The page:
FIGURE 8. The HOMO and LUMO electronic structures of selected nonplanar j and k. The j’ and k’ is made from replacing five-member rings in j and k by six-member rings, respectively.
FIGURE 9. The HOMO and LUMO electronic structures of two planar PAHs (l and m). The l’ is a coronene having two more hydrogens compared to l. The m’ is made from replacing two five-member rings with six-member rings in m. The m’’ is made from replacing all five-member rings with six-member rings in m.
In this work, two types of PAH fall into the group of “Linear”; the ones with benzene rings connected by each other (n, q, and r) or by a single C-C bond (o and p). Figure 10 illustrates the relationship between the HOMO-LUMO gap and the carbon number of linear PAHs. The overall trend follows the same as other cases that the band gap values decreases rapidly with the increase in the carbon number. However, the reduction is more significant compared to other cases. The bulk gap value (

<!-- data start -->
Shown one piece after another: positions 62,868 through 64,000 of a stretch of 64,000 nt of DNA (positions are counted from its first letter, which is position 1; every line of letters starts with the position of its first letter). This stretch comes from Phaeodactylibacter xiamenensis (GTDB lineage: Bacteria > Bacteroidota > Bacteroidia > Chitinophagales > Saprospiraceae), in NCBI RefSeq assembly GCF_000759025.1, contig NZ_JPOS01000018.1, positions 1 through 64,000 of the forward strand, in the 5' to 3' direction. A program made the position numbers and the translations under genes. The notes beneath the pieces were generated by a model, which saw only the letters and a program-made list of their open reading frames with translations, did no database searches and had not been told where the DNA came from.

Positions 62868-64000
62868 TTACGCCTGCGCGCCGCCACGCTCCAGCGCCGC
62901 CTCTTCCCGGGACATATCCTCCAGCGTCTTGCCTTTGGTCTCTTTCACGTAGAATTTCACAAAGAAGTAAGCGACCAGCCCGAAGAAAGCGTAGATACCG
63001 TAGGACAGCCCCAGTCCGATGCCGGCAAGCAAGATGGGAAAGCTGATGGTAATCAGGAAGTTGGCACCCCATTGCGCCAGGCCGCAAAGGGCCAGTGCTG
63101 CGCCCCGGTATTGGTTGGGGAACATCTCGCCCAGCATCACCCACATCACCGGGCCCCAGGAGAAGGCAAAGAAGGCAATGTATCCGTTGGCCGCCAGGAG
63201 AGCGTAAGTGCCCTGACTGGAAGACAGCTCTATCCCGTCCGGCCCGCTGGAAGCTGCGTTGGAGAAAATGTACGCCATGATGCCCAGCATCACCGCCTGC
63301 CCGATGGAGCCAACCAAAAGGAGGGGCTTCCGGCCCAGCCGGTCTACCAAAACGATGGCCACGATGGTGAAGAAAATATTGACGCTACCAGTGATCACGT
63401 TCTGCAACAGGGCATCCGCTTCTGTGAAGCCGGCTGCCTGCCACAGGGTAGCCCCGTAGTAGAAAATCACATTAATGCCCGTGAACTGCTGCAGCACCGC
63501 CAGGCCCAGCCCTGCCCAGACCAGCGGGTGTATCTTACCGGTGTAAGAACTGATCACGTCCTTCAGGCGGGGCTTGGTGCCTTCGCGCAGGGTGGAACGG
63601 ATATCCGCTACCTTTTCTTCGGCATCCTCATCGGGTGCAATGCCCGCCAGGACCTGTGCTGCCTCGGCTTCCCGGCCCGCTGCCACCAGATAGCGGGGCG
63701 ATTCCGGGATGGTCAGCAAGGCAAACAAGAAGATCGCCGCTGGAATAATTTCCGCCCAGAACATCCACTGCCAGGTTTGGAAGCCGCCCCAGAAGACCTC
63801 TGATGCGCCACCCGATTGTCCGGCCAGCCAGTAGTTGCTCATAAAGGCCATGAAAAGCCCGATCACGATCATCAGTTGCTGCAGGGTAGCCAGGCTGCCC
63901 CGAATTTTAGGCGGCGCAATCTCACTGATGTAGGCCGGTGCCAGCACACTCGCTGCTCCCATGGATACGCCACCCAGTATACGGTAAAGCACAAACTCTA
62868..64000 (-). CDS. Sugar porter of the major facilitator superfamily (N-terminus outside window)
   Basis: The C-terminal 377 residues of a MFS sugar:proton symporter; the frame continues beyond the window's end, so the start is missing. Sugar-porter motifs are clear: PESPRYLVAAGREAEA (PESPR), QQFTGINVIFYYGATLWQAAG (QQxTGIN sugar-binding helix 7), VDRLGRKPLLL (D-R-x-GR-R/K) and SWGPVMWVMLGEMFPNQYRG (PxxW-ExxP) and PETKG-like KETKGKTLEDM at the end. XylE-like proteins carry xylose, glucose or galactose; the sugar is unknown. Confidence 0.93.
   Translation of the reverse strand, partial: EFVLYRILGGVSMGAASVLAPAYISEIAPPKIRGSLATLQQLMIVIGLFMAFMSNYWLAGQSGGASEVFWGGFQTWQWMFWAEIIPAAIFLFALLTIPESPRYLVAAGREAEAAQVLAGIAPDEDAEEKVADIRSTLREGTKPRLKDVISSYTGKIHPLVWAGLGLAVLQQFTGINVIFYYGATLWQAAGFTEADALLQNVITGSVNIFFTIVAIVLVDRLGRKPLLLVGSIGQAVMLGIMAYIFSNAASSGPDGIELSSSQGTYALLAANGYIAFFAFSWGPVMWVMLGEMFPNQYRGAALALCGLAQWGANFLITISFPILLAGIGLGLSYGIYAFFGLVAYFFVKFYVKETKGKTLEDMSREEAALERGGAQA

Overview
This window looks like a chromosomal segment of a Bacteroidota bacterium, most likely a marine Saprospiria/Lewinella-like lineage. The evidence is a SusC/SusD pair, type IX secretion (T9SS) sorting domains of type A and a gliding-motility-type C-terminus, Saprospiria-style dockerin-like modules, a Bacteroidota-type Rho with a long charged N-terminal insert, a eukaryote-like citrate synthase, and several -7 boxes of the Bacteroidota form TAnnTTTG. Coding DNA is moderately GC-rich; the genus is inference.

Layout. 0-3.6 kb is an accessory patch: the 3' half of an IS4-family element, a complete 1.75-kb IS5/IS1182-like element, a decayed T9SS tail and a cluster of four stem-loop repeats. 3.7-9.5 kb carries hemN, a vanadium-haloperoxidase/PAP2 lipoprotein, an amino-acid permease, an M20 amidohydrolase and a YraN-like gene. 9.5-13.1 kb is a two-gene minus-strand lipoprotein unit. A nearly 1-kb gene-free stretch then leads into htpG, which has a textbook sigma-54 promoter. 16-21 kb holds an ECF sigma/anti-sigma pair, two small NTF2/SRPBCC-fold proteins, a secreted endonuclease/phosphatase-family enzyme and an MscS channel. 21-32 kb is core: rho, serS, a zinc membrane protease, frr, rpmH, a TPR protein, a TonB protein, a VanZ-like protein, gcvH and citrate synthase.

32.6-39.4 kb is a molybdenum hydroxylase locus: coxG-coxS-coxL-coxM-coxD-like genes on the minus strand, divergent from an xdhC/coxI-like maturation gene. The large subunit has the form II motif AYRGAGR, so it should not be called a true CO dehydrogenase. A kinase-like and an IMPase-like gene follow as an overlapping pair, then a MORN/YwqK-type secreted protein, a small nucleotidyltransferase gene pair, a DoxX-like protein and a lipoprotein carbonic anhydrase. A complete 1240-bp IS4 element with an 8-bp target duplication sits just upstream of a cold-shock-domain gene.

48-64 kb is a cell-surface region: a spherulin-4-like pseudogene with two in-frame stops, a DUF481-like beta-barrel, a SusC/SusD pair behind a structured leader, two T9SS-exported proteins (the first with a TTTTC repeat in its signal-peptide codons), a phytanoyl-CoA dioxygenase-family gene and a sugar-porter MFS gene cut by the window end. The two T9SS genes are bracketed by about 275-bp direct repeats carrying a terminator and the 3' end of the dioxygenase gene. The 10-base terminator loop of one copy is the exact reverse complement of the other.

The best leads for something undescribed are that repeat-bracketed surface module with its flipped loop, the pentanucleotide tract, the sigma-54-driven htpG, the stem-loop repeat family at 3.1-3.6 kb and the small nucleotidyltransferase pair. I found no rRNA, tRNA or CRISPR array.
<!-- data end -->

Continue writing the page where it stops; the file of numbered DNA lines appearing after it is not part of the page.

FIGURE 10. HOMO-LUMO gaps of linear PAH molecules. The lines are fitted using
The above analysis of each group proves that the band gap is a unique molecular property depending on its local structures. We further develop a machine learning model using the above data to predict the gap information from an arbitrary structure. The atomic coordinates are chosen as the features to train the machine learning model. The coordinates are preprocessed by Smooth Overlap of Atomic Positions (SOAP) method (De et al., 2016) to guarantee the invariance of geometry under translation, rotation, and permutation among identical particles. The SOAP method could not only describe the numbers and types of atoms in PAH molecules, but also records the connectivity of atoms.